Understanding PCB Creepage and Clearance Standards

I got my first exposure to PCB creepage and clearance standards way back in college at my first internship. I was tasked with developing a spark ignition circuit that needed to take 120 V and transform it up to 20 kV to create an electric spark between two electrodes. I was young and didn’t even know the words “creepage” or “clearance” yet, so when I plugged in my protoboard circuit the incoming power arced across the board and it exploded. If you want to learn from the mistakes of my youth, you’ll need to design your boards with creepage and clearance in mind. These two attributes specify the distances between conductors on high voltage boards. Requirements for clearance and creepage are governed by several standards, including IEC 60601 and IPC 2221. There are several design methods you can use to help you meet these standards so you can keep your circuitry and customers safe.

What Are Creepage and Clearance?

If you primarily design low voltage circuits, chances are you haven’t had to deal with creepage or clearance very often. So what exactly are creepage and clearance, and when do you have to start thinking about them?

Clearance - Clearance is the shortest distance in the air between two conductors. You can think of this as the line of sight distance between two mountain tops. If you had a jetpack, as I often wish I did, you could fly directly to the other peak in a straight line.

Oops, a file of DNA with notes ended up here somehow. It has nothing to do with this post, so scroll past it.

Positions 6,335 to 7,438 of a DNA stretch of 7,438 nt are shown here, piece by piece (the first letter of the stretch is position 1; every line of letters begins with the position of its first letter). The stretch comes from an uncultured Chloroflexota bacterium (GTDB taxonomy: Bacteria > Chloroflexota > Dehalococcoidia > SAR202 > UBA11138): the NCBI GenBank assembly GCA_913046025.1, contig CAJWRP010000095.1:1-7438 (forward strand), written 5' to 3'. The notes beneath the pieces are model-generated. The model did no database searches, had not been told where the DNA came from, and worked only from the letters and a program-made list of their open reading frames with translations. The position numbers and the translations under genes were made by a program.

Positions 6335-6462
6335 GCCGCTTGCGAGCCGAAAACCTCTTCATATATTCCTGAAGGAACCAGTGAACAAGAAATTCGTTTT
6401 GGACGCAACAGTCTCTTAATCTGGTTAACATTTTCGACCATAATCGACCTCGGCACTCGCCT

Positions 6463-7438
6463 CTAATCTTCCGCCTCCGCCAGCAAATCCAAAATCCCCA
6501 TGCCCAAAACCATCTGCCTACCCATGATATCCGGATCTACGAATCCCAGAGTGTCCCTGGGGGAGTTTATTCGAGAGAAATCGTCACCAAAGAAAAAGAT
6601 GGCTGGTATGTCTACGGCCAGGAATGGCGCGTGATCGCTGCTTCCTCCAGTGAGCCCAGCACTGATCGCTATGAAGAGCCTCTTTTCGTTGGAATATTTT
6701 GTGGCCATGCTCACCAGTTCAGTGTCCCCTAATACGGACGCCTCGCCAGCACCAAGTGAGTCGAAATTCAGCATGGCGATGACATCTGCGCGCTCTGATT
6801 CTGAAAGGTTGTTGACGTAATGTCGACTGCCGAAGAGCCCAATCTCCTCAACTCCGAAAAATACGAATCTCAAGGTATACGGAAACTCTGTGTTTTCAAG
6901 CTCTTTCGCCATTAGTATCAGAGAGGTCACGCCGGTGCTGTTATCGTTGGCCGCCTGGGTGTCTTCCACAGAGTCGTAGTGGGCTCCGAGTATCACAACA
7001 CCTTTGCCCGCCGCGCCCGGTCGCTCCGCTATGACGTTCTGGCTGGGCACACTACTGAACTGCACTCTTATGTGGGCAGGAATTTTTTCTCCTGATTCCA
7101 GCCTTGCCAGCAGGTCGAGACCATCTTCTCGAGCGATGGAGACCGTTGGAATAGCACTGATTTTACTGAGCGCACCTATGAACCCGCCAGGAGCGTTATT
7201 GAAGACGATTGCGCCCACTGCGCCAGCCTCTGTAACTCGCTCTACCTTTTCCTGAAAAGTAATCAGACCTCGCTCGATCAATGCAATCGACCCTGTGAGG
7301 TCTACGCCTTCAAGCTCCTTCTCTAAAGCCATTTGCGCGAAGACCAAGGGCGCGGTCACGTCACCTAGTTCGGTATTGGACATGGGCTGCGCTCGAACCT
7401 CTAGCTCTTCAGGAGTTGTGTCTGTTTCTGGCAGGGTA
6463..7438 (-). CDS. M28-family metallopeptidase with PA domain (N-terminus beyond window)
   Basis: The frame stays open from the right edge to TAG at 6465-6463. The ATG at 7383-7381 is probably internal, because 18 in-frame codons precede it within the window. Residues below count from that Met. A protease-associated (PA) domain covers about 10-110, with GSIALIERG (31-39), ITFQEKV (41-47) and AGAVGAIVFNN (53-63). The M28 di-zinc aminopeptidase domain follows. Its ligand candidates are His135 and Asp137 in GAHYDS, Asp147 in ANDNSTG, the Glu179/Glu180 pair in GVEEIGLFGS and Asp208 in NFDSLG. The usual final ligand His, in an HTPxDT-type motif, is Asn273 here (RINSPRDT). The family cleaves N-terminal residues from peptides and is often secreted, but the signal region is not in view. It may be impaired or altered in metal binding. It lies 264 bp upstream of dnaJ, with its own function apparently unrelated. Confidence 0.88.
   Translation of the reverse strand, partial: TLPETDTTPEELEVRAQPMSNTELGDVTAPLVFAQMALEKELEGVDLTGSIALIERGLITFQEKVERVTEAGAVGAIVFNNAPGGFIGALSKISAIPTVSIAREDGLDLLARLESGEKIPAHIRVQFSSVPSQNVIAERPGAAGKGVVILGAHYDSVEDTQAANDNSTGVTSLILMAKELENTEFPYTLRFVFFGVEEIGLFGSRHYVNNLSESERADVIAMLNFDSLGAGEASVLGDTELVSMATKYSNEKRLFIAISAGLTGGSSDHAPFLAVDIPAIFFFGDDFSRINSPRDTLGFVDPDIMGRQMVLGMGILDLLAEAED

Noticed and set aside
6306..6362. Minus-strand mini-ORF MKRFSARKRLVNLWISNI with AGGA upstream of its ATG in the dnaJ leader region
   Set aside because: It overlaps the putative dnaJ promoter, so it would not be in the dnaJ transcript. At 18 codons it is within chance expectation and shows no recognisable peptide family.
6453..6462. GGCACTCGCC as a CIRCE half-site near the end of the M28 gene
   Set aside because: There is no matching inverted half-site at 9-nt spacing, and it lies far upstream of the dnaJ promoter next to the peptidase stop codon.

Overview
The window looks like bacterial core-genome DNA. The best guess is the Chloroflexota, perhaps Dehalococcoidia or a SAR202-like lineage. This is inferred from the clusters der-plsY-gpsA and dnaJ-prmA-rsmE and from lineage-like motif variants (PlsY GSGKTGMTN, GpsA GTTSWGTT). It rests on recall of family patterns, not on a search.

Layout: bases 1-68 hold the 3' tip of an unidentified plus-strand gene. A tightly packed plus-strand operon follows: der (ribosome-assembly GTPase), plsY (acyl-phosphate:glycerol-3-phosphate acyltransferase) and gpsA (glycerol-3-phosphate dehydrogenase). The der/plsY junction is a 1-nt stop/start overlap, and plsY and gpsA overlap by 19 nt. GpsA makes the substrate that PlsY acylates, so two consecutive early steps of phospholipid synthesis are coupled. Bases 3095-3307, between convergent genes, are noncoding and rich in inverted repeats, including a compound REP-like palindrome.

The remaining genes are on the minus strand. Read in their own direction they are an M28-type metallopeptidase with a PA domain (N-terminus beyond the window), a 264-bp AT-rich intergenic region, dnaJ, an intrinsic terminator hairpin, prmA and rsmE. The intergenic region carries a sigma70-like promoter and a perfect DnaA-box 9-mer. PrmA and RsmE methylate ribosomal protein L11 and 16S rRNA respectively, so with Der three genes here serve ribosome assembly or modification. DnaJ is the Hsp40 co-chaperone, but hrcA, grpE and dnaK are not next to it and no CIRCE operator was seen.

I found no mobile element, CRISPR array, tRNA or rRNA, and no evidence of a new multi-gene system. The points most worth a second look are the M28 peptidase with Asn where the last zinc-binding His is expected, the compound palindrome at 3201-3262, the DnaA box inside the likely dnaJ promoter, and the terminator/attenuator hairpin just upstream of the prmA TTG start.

Creepage - Creepage is the shortest distance to another conductor along the surface of the insulating material of your PCB. This time you have to walk all the way down the side of the mountain, through the valley, and up the other mountain to get to the top, without jet packs.

These two definitions become important when you’re designing a “high voltage” board. Meaning if your board uses more than 30 VAC or 60 VDC then you need to start paying attention to spacing. If you don’t your PCB might end up like mine from earlier, burned and smoking. This is because at higher voltages conductors can arc to one another or to other components if they’re too close together. More and more designers have to learn about creepage and clearance as boards increasingly mix analog and digital circuits with high voltage circuits.

What Are the PCB Creepage and Clearance Standards?

For those of us who don’t want to learn about the importance of creepage and clearance from direct experience, there are a few standards to help us. Primarily you should look into IEC 60601 and IPC 2221. These two standards detail spacing between conductors for different voltages and scenarios.

Sometimes there will be gray areas where the standards won’t tell you exactly how to solve a problem or layout your conductors. Although, your CM’s DFM rules will ensure manufacturability you should have your boards tested to ensure the safety requirements for creepage and clearance are met. The most well-known testing service is Underwriter’s Laboratory (UL), which will validate your boards, give your customers confidence, and provide you with protection against a related contingency. At the end of the day, it’s important for you to know the principles of design for creepage and clearance so you can ensure your board is compliant.

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Design for Creepage and Clearance

The most obvious solution to creepage and clearance problems is to move components or conductors further apart. This strategy doesn’t really work anymore with shrinking form factors and the increasing necessity of high-density PCBs. Let’s look at some specific strategies for both creepage and clearance, and examine some other factors that you’ll need to take into account.